In AI, Computer Vision

4 Things AI Can’t Do Better Than Humans

By Natalie Fletcher

AI might be ready to replace us for rote tasks like moderating visual content or collecting feedback, but for those things that are uniquely human, it still has a long ways to go.

Here are 4 things AI can’t do better than humans:

1. Empathize with patients

AI’s contribution to the healthcare industry cannot be discounted. By making us more efficient and helping us to diagnose and treat rare diseases, AI is augmenting the skills of human healthcare professionals so they can provide even better patient care. That said, one critical area of the healthcare experience, bedside manner, remains elusive to AI. This refers to how professionals communicate and interact with their patients. Good provider-patient relationships, built on showing patients compassion, empathy, and offering them meaningful support and assurances, can actually benefit the overall health of patients, especially where those patients require long-term care.

Proper bedside manner requires a high level of emotional intelligence, something many humans are born with and, in the right circumstances, hone over time. Today’s AI is no more capable of developing this kind of intelligence than a hammer, and even if it were, thanks to AI’s moral neutrality, this would still need to be taught from scratch.

 

2. Write good books

With the development of natural language processing (NLP), computers can now read, write, and even analyze text. While this has proven to be of value to sectors like the travel industry, one sector that will continue to be dominated by humans is book publishing.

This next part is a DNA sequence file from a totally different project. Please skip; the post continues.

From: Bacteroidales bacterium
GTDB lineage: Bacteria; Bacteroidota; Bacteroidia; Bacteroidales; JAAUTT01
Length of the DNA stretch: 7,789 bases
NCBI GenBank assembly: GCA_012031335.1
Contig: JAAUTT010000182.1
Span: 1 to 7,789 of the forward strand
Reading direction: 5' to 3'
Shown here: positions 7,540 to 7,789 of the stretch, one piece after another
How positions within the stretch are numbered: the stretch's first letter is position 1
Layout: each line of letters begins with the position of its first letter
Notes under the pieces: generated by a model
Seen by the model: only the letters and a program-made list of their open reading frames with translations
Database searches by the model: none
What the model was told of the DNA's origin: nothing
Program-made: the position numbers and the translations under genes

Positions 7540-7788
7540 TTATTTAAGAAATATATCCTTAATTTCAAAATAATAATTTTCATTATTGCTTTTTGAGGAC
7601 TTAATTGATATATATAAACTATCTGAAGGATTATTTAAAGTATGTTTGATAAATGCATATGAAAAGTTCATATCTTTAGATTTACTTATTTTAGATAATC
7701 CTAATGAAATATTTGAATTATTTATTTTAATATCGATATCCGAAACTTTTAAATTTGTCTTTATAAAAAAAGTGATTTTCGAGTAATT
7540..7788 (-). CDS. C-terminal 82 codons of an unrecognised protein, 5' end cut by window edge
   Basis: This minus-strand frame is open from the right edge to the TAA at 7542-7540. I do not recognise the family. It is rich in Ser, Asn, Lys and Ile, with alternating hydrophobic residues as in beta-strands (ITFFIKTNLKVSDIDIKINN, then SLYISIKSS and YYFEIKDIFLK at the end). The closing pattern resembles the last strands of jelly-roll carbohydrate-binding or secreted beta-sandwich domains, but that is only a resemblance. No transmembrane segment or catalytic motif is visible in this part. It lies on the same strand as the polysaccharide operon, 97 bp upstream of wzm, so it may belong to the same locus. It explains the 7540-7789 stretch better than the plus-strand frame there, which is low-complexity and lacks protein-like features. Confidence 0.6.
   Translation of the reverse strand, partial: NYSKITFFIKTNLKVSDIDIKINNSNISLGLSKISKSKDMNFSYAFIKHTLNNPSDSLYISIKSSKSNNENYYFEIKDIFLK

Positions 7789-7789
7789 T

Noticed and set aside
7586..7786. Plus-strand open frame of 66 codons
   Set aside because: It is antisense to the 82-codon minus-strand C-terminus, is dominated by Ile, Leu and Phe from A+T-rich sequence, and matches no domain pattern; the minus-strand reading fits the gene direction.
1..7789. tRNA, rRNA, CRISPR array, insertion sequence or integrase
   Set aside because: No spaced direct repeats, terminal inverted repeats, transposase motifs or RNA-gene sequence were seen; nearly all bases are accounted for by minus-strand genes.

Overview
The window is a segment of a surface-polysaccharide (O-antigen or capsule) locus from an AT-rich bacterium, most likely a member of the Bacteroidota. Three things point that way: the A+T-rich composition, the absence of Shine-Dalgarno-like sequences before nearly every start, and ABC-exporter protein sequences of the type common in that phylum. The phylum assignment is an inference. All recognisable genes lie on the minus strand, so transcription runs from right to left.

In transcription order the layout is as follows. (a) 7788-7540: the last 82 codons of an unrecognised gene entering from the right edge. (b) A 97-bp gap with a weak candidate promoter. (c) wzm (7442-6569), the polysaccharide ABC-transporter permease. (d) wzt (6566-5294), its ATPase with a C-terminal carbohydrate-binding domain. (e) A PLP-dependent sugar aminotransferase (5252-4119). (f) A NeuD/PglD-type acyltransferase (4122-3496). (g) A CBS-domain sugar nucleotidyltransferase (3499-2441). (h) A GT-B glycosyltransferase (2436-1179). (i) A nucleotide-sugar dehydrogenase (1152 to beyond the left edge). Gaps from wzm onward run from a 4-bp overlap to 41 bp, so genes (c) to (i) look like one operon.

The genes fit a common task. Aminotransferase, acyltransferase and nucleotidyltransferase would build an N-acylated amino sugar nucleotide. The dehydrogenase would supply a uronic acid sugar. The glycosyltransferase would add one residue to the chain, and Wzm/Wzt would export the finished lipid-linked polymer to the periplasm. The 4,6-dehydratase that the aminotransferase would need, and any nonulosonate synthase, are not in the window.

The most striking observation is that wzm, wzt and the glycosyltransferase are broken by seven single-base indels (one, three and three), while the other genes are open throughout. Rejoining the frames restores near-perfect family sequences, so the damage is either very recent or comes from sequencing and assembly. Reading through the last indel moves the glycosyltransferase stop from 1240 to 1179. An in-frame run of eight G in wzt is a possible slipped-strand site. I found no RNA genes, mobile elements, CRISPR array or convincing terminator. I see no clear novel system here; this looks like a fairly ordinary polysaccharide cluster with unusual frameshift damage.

(Source: Botnik Studios)

While some writers are now using AI’s capabilities to help them write better, creative writing remains unique to humanity. Computers can handle droves more information than us, and with AI, it can indeed learn a lot. Before world-renowned JK Rowling admitted she was the author of her first adult novel, Cuckoo’s Calling, computer scientists were able to figure it out by analyzing the book’s text against her 7 Harry Potter novels and identifying word pairings and sentences Rowling used regularly.

Even with this ability, however, developers have still been unable to teach AI to recreate the magic of some of our favorite authors. While AI can identify and learn patterns in the writing of certain authors, it simply can’t use this knowledge to string together a sensible story (just ask Botnik Studios.)

While the vast majority of us will not write anything as impactful as Rowling’s series, even if only one thousand of the 7 billion+ humans in the world manage to conceive and create such timeless stories, zero AI-driven machines have managed to do the same.

 

3. Recommend books

While retailers like Amazon use AI to provide book recommendations based on your previous book purchases, if you want to know what a book is really about and whether you’ll like it, genre and authors can only tell you part of the story. Most readers, therefore, rely on reviews and recommendations from other humans to discover books.